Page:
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Glycemic control, cognitive aging and impairment among diverse Hispanics/Latinos: Study of Latinos-Investigation of Neurocognitive Aging (HCHS/SOL)

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posted on 2024-04-30, 02:52 authored by Hector M. González, Wassim Tarraf, Ariana M. Stickel, Alejandra Morlett, Kevin A. González, Alberto R. Ramos, Tatjana Rundek, Linda C. Gallo, Gregory A. Talavera, Martha L. Daviglus, Richard B. Lipton, Carmen Isasi, Melissa Lamar, Donglin Zeng, Charles DeCarli

Objective: Hispanics/Latinos in the United States have the highest prevalence of undiagnosed and untreated diabetes and are at increased risk for cognitive impairment. In this study, we examine glycemic control in relation to cognitive aging and impairment in a large prospective cohort of middle-aged and older Hispanics/Latinos of diverse heritages.

Research Design and Methods: Study of Latinos-Investigation of Neurocognitive Aging (SOL-INCA) is a Hispanic Community Health Study/Study of Latinos (HCHS/SOL) ancillary study. HCHS/SOL is a multisite (Bronx, NY, Chicago, IL, Miami, FL, San Diego, CA), probability sampled prospective cohort study. SOL-INCA enrolled 6,377 diverse Hispanics/Latinos ages 50-years and older (2016-2018). The primary outcomes were cognitive function, 7-year cognitive decline and Mild Cognitive Impairment (MCI). The primary glycemia exposure variables were measured from fasting blood samples collected at HCHS/SOL Visit 1 (2008-2011).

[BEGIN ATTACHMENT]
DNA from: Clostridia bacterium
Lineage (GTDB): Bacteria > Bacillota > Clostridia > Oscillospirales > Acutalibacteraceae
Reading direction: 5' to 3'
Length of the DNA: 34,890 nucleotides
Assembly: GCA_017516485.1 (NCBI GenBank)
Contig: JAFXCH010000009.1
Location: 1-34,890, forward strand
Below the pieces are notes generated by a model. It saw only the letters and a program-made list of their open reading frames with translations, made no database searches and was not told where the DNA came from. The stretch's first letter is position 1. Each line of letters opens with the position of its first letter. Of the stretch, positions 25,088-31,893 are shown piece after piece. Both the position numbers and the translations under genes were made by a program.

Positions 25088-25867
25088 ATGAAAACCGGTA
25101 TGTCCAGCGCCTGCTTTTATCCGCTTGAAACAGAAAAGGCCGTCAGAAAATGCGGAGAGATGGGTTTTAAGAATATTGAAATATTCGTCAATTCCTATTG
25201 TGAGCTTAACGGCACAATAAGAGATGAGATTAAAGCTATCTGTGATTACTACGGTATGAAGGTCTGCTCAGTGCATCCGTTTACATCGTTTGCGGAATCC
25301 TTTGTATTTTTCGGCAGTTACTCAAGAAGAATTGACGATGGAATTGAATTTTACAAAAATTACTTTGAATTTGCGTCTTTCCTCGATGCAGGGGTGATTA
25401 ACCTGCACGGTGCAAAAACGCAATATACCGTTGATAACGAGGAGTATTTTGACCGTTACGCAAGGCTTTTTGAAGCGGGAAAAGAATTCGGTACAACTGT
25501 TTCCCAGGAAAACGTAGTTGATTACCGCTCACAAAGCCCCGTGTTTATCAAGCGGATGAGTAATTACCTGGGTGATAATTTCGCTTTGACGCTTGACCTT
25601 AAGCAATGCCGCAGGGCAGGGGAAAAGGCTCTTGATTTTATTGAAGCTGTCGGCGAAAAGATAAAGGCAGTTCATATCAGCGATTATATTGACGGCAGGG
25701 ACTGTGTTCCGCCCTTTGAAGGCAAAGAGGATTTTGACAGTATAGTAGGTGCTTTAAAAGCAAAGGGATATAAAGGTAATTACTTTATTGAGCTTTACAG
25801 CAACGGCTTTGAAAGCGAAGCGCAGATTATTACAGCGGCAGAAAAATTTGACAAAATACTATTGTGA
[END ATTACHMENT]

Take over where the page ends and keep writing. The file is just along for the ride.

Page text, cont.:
Results: Visit 1 mean age was 56.5-years ±8.2 SD, and the average glycosylated hemoglobin A1C (HbA1c) was 6.12% (43.5±14.6 mmol/mol). After covariates adjustment, higher HbA1c was associated with accelerated 7-year global (b=-0.045; 95% CI=-0.070;-0.021; in z-score units) and executive cognitive decline, and a higher prevalence of MCI (OR=1.20; 95% CI=1.11;1.29).

Conclusions: Elevated HbA1c levels were associated with 7-year executive cognitive decline and increased MCI risk among diverse middle-aged and older Hispanics/Latinos. Our findings indicate poor glycemic control in midlife may pose significant risks for cognitive decline and MCI later in life among Hispanics/Latinos of diverse heritages.

Funding

This work is support by National Institute on Aging (R01AG075758, R56AG048642, RF1AG054548, RF1AG061022, R01AG075758). Dr. González also receives additional support from P30AG062429). Dr. Lamar was supported by R01AG062711. Dr. Stickel was supported by the National Institute on Aging (K08AG075351, L30AG074401) and National Cancer Institute (U54CA267789). The Hispanic Community Health Study/Study of Latinos is a collaborative study supported by contracts from the National Heart, Lung, and Blood Institute (NHLBI) to the University of North Carolina (HHSN268201300001I/N01-HC-65233), University of Miami (HHSN268201300004I/N01-HC-65234), Albert Einstein College of Medicine (HHSN268201300002I/N01-HC-65235), University of Illinois at Chicago (HHSN268201300003I/ N01- HC-65236 Northwestern Univ), and San Diego State University (HHSN268201300005I/ N01-HC-65237). The following Institutes/Centers/Offices have contributed to the HCHS/SOL through a transfer of funds to the NHLBI: National Institute on Minority Health and Health Disparities, National Institute on Deafness and Other Communication Disorders, National Institute of Dental and Craniofacial Research, National Institute of Diabetes and Digestive and Kidney Diseases, National Institute of Neurological Disorders and Stroke, NIH Institution-Office of Dietary Supplements.

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